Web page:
Yesterday, Transport Canada gave Porter Airlines final approval for its plan to launch commercial air service at the Toronto island airport. But the same federal ministry was far more generous two years ago, when it gave Porter founder Robert Deluce $20-million in order to start up his new airline.
The size of the payout to Mr. Deluce, revealed in a confidential document obtained by The Globe and Mail, clears up a central mystery of the murky events that followed Toronto City Council's decision in December, 2003, to rescind its approval of a proposed bridge to the airport. In particular, it explains how a bridge originally estimated to cost slightly more than $20-million to build ended up costing taxpayers $35-million to stop.
A confidential memorandum justifying the extraordinary settlement, marked "protect in full," details multiple payouts to three private companies and the Toronto Port Authority (TPA) following cancellation of the bridge. Using generous estimates of sunk costs, lost profits and alleged legal liabilities, it justifies the largesse primarily as a means to prop up the money-losing TPA until such time as it begins to receive revenue from Mr. Deluce's new airline.
While Ottawa publicly agreed to cancel the bridge in accordance with municipal demands, the memo shows that it worked behind the scenes to supply the TPA and Mr. Deluce with the means to finance airport expansion at the same time. The former federal government justified the $35-million payout as a settlement of legal claims, but the memo, dated Nov. 11, 2004, makes clear that the purpose of the settlement was to return the TPA to financial health -- with a well-funded new airline as a paying customer.
"This will again cause the TPA to be self-sufficient, which it would have been with the [bridge]" says the memorandum, a briefing note from lawyers for Transport Canada.
The settlement stipulates that Mr. Deluce spend $9-million of the $20-million payout "to acquire or build infrastructure" at the airport -- an unusual arrangement that appears to have been constructed to sidestep the Canada Marine Act, which prohibits government from subsidizing federal port authorities.
The remaining $11-million paid to Mr. Deluce "relates to sunk costs" he incurred prior to the cancellation of the bridge, according to the memo, although it contains no accounting of them. Instead, it alludes to a threat made by Mr. Deluce to sue Ottawa and the TPA, "if necessary," noting only that the TPA has "assessed" his potential claim. As a result of that assessment, the agency was ultimately able to claim for itself $9-million of the alleged damages to Mr. Deluce.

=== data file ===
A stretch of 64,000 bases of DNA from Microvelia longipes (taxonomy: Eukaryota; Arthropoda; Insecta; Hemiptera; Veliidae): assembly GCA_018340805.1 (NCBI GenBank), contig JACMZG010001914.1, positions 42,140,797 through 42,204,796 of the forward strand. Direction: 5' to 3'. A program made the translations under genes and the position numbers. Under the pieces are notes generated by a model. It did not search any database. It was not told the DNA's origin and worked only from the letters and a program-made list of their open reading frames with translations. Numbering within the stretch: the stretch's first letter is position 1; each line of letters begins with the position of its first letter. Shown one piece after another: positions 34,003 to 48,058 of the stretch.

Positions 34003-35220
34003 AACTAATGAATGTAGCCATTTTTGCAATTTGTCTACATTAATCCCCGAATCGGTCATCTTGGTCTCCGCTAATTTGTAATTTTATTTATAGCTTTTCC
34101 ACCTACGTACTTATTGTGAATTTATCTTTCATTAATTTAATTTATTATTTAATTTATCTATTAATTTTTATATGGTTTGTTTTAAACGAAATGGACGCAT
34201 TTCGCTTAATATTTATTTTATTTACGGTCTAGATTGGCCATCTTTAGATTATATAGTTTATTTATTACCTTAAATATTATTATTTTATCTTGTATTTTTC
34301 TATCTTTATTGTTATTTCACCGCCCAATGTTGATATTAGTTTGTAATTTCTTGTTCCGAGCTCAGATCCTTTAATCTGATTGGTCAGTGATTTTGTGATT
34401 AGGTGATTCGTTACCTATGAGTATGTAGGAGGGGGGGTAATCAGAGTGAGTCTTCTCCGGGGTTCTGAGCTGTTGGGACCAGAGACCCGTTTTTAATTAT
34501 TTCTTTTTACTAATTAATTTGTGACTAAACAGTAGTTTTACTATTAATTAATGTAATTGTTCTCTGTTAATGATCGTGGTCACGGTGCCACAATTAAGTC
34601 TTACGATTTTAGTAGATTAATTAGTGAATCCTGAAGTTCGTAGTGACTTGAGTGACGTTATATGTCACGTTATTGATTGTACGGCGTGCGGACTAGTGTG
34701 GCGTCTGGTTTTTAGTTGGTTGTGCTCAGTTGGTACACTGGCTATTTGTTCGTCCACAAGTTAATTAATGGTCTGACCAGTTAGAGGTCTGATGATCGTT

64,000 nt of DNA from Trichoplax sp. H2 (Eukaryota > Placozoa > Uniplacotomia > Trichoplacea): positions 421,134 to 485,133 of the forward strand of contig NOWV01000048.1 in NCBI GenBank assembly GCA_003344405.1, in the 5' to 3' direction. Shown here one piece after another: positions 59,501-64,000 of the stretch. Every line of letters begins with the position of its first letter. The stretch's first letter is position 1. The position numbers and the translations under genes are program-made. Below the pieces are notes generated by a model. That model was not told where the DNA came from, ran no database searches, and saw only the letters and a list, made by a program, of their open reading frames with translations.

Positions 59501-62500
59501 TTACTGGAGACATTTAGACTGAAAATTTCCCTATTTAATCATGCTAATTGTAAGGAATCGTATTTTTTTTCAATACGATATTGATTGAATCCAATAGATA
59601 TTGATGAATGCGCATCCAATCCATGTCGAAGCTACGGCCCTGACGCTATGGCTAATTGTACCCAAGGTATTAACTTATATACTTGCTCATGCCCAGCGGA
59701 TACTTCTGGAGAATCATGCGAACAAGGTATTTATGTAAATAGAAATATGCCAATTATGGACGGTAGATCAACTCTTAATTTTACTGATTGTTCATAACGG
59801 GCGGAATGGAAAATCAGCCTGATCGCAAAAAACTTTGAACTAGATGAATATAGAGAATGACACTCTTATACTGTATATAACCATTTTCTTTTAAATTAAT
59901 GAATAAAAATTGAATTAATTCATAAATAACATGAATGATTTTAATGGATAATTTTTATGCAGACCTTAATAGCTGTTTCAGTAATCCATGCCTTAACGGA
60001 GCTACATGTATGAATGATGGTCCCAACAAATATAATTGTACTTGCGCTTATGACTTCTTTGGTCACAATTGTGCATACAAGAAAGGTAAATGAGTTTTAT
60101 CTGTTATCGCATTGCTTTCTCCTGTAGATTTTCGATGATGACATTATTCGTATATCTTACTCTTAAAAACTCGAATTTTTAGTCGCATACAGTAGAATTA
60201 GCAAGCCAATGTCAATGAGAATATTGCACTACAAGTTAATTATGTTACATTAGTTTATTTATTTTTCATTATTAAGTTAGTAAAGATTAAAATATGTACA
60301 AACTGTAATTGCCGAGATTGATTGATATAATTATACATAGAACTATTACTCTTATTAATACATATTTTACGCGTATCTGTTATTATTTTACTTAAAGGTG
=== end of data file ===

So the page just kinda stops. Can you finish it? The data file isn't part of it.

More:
The settlement also includes a payout of $5-million to Aecon Construction, which the TPA contracted to build the bridge in August, 2005. But the memo makes clear that Aecon had no legal claim against taxpayers because the contract it signed was conditional on the TPA's ability to obtain a number of outstanding federal approvals for the project. The final federal approval mentioned as a condition in the contract did not arrive until January, 2004 -- more than a month after council voted to cancel the bridge.
The TPA had already paid Aecon $1.8-million by 2004, according to the memo, and the settlement stipulated a further $5.15-million payment to the construction company. No reasons are given to explain the extra payment.
Equally murky are the reasons why airport tenant Stolport Corp. received $1.5-million from the federal government. The memo reports that Stolport had agreed to demolish a derelict terminal to abet the bridge development. But when the bridge fell through, the company received a subsidy to rebuild the terminal. Stolport claimed to have suffered astronomical damages of $96-million as a result of the bridge cancellation, according to the memo.
In the end, it was the TPA that received the lion's share of the largesse, including $7.8-million for "sunk costs" and "delay" as well as the $9-million share of the payout to Mr. Deluce. The memo reveals that the agency expected Mr. Deluce to pay landing fees sufficient to cover the airport's annual operating losses as well as 25 per cent of the TPA's administrative costs. It justifies the payouts on the grounds that operating the airport without a bridge will be riskier and less profitable.
News of the secret subsidies comes on the eve of the completion of a review of the TPA by Montreal lawyer Roger Tassé on behalf of Prime Minister Stephen Harper's government -- setting the stage for the island airport once again to dominate a municipal election campaign.
Due to an editing error, the confidential document obtained by The Globe and Mail that outlined federal payouts after the cancellation of a bridge to the island airport was incorrectly described in a Sept. 27 story as a briefing note from lawyers for Transport Canada.